13. Gravitation and forces - intrinsic times and matter of rotation|
Yes, I know: every somewhat creative would-be scientist eagerly endeavours to explain all unsolved problems in physics, cosmology and preferable parapsychology in addition. So, non-mainstream physicists quickly are suspected of pursuing image-cultivation in a know-it-all manner. I hope, the game I play doesn't dump me (a modest physicist and physician) into that corner. I only cheerfully enjoy the many analogies between physical phenomenons and geometrical properties of a set of dynamic horn tori, and I certainly do not intend to scratch accepted theories.
Prerequirement to see these analogies is plenty exercise with the image of nested dynamic horn tori. One should be able to suppress the common space of perception and replace it by the abstract set of tori. It's not easy, sure, but worth the effort to try. For many physical facts you can find astonishing analogies or striking equivalents in that image. Some not completely reflected or too 'self-evident' phenomenons can easily be reinterpretated with new meaning and importance or several sophisticated theories might be better understood by a second, different approach ...
We have seen that revolution of the torus bulge is not an unrolling of the meridians along the 'time-axis' but of the cycloid, resultant line when revolution is combined with rotation. Cycloids are longer than meridians, and the faster revolution or rotation (compared with the unit horn torus), the longer this line. Seen from the unrolling torus, one can not determine whether the reference axis is 'straight' or curved, whether the torus rolls along the 'time-axis' or along meridians or cycloids of other tori. That's important! The axis along which the torus rolls seems to be the 'time-axis', even when it is e.g. the average cycloid of all neighboring tori. So the torus time is different from the time, represented by the symmetry axis of all nested horn tori. We call it 'intrinsic time'. Every torus (i.e. every particle!) has its own intrinsic time, depending on its own rotation on one side and of all neighboring horn tori with their density of packing and their rates of rotation on the other side.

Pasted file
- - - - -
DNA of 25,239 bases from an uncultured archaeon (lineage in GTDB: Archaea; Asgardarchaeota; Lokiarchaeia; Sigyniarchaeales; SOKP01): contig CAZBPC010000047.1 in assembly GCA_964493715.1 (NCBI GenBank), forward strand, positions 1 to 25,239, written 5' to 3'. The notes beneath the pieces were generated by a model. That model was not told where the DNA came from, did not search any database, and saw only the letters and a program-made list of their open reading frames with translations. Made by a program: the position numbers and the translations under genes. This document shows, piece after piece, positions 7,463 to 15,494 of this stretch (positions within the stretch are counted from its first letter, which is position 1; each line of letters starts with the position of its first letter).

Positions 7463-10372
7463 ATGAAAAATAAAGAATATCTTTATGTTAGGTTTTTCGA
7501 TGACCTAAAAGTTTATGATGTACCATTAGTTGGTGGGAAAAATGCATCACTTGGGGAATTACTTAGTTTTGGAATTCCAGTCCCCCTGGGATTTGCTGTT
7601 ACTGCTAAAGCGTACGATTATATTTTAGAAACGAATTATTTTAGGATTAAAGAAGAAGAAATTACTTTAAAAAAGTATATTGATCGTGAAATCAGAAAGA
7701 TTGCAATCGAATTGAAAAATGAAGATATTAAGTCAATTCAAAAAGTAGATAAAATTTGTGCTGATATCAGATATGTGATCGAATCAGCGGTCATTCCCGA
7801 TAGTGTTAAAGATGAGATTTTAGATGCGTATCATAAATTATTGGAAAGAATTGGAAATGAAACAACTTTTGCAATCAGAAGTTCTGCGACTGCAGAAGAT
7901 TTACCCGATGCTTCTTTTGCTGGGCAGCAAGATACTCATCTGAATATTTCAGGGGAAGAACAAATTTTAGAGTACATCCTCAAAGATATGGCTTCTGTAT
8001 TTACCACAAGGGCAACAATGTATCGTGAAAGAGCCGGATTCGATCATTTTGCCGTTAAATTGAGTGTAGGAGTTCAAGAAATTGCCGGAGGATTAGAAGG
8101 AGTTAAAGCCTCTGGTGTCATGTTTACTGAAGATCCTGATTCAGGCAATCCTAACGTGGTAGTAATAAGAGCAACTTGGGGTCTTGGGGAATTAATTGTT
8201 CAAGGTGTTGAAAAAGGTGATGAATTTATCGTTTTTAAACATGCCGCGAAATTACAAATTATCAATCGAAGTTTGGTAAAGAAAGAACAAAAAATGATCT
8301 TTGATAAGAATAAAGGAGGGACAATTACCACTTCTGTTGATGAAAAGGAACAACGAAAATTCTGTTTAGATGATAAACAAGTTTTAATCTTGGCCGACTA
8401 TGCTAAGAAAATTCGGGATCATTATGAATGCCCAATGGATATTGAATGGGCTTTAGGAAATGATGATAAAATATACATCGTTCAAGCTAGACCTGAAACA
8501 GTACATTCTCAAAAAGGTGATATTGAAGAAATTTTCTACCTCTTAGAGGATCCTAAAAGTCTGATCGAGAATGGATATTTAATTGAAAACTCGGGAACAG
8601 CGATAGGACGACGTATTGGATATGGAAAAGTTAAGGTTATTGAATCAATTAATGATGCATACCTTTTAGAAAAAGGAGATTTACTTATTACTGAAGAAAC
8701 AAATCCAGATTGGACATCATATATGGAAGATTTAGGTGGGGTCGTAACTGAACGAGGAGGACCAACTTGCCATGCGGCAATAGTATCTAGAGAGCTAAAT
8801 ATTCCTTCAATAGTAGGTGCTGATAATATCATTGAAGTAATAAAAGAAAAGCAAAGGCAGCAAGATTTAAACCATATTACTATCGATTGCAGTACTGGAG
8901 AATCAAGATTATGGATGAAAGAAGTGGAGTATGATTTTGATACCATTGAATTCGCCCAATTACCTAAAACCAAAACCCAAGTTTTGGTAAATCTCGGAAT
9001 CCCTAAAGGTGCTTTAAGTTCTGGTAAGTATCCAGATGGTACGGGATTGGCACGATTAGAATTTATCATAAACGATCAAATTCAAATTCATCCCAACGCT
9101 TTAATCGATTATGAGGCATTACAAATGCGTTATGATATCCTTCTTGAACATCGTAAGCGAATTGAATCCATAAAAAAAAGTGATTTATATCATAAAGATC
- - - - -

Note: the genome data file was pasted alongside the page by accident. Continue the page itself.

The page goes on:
You may not determine the curve of the intrinsic time axis, but mathematically you can transform it into a straight line and look - from 'outside' - what happens with the other tori of the set. Big tori become bigger than infinite, what in our space of perception doesn't make any known sense, but in the new image it does. The horn tori return from infinity after having changed their direction of rotation, they quasi turn their inside out when passing infinity (resp. when reflected by infinity). It is mathematically describable, but here only an exercise for abstraction and an example for interesting effects and very special analogies. The same happens when a horn torus 'passes' size zero (changes direction of rotation/spin).
In that image, a particle (horn torus) 'mixes up' a concentration of cycloids (accumulation of horn tori of similar size) with the straight time axis and increases/decreases size during rolling on the cycloid just to that size, what physically means it converges to the respective spatial point. This can be interpreted as pull towards this accumulation of horn tori: gravitational force towards mass concentration. It is a phenomenon of big horn tori, with ratio revolution : rotation << 1. Detailed explanation will follow.
A completely different situation, but within exact the same entity, occurs at ratios in vicinity of 1 (½, 2, 3, 4, ...), 1 being the standard dynamic horn torus, the natural unit for self-metrisation. Here is the world of resonances, of Lissajous figures on horn torus surfaces. The cycloid between two resonances swings to and fro, the related horn torus size vibrates within small limits. To establish physical analogies shouldn't be too difficult. And please note: we describe macro- and microphysics by means of identic pictures. At least as an image we now possess an easy to handle instrument for unification. Let's play this instrument! - Sounds good, doesn't it? - More later ...